Friday, November 2, 2012

Round-Up: November 2

Here is a round-up of today's proverbs and fables - and for previous posts, check out the Bestiaria Latina Blog archives. I'm almost making good progress on my latest project - you can see the growing collection of Latin-vocabulary-via-proverbs at the Latin Via Proverbs blog.

HODIE: ante diem quartum Nonas Novembres.

MYTHS and LEGENDS: The art image for today's legend shows Medea and the Daughters of Pelias; you can also see the legends for the current week listed together here.



TODAY'S MOTTOES and PROVERBS:

3-WORD MOTTOES: Today's 3-word motto is Timor omnis abesto (English: Away with all fear).

3-WORD PROVERBS: Today's 3-word proverb is Qui audet adipiscitur (English: He who dares gets what he aims at).

RHYMING PROVERBS: Today's proverb with rhyme is: Omnia transibunt! Sic ibimus, ibitis, ibunt (English: All things will pass away! So we will go, you will go, they will go).

VULGATE VERSES: Today's verse is Homo ad laborem nascitur et avis ad volatum (Job 5:7). For a translation, check out the polyglot Bible, in English, Hebrew, Latin and Greek, at the Sacred Texts Archive online.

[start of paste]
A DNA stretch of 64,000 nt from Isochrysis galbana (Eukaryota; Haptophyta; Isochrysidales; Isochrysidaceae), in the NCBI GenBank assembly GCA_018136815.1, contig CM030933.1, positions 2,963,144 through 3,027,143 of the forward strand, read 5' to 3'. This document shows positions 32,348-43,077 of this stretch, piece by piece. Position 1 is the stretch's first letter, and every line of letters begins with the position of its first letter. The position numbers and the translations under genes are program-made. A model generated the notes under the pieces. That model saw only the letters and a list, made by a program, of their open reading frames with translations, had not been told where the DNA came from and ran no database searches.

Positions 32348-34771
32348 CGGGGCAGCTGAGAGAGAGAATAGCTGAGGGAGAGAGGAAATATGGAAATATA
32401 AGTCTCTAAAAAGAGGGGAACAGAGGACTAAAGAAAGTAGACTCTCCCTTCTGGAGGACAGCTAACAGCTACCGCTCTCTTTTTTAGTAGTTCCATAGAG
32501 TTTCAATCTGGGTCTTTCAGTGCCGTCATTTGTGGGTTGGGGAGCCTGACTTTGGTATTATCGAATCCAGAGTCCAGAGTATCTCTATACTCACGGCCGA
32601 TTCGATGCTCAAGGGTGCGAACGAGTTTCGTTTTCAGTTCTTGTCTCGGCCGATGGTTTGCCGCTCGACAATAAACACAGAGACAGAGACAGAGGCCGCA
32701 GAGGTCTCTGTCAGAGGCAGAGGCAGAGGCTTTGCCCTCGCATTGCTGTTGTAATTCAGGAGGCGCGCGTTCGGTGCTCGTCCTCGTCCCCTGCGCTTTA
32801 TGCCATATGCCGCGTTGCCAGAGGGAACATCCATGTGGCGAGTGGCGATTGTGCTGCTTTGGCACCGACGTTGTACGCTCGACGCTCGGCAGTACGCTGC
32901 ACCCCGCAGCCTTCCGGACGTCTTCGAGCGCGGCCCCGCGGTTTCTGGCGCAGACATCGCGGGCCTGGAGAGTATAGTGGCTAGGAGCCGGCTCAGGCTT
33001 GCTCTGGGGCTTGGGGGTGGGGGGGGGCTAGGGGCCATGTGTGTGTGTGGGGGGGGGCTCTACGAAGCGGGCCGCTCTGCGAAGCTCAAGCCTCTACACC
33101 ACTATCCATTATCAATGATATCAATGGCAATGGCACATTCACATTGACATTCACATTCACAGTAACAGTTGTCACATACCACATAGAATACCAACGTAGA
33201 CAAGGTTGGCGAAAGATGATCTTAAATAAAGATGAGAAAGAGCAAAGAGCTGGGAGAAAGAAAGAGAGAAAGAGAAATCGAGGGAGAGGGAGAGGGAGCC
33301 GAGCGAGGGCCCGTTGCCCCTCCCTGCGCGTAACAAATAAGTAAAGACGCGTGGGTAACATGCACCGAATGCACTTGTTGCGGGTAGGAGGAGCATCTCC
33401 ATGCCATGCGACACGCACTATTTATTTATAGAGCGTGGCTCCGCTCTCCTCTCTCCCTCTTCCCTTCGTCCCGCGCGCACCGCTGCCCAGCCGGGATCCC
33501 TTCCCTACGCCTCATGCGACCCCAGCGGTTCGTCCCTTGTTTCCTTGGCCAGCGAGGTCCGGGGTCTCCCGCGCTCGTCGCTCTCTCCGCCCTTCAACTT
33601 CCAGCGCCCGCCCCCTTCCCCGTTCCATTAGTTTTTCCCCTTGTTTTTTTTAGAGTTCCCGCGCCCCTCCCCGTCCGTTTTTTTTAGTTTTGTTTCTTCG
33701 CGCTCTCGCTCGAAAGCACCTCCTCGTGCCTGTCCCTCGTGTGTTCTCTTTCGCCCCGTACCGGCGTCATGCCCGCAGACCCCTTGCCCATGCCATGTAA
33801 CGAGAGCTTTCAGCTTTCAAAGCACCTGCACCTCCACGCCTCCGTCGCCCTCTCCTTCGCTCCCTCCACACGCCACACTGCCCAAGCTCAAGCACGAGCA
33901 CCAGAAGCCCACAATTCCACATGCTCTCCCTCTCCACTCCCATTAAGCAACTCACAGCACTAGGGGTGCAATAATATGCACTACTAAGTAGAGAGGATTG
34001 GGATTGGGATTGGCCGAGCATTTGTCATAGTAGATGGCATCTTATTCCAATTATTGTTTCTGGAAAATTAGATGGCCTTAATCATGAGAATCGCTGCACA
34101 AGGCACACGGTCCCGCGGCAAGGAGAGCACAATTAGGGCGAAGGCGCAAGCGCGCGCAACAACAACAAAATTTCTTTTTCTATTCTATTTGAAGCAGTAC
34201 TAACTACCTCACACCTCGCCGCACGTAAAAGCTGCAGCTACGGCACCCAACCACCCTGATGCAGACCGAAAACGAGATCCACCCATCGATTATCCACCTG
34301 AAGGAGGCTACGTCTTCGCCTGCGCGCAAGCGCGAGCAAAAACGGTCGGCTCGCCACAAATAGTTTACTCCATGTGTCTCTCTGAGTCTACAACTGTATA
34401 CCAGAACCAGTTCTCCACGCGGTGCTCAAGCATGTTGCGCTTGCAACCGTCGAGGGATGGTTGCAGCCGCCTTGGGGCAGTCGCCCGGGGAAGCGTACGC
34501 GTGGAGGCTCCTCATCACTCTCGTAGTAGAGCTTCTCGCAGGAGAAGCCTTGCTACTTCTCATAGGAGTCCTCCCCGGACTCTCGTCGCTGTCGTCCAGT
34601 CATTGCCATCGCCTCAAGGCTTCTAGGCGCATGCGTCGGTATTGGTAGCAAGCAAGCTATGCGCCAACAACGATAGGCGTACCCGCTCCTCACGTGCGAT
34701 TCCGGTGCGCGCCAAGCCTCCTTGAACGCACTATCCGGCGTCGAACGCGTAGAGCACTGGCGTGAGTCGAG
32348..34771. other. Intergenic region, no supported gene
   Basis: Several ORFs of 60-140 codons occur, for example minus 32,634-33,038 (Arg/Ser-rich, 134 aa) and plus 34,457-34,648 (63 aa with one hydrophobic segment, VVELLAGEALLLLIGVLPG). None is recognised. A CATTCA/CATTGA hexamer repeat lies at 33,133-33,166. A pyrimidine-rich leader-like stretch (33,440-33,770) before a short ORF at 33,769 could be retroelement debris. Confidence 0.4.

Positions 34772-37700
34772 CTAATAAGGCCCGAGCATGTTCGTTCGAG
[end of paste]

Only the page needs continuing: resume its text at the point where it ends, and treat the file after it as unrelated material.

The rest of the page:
ELIZABETHAN PROVERBS: Here is today's proverb commentary, this time by Taverner: Saepe etiam stultus fuit opportuna locutus: Oftentimes even the foole hitteth the nayle on the head, and speaketh thinges in place. This Proverbe admonisheth us, not to reiecte ne despise an holsome and right sentence, spoken otherwhiles oute of a rude felowes mouth.

BREVISSIMA: The distich for today is Auctores Veteres et Recentes: Auctores miror veteres, mirorque recentes: / Pulchra mihi, quisquis dixerit illa, placent.

And here is today's proverbial lolcat:



TODAY'S FABLES:

FABULAE FACILES: The fable from the Fabulae Faciles widget is Mus in Olla, a story about a mouse drowning in goodness (this fable has a vocabulary list).

AESOP IN ENGLISH VERSE: Today's fable from the English verse widget is The Wolf and the Fox, a story about a wolf who falls victim, once again, to the fox's quick-wittedness.

MILLE FABULAE: The fable from the Mille Fabulae et Una widget is Serpens Calcata et Apollo, a story a downtrodden snake.


Serpens Calcatus et Iuppiter


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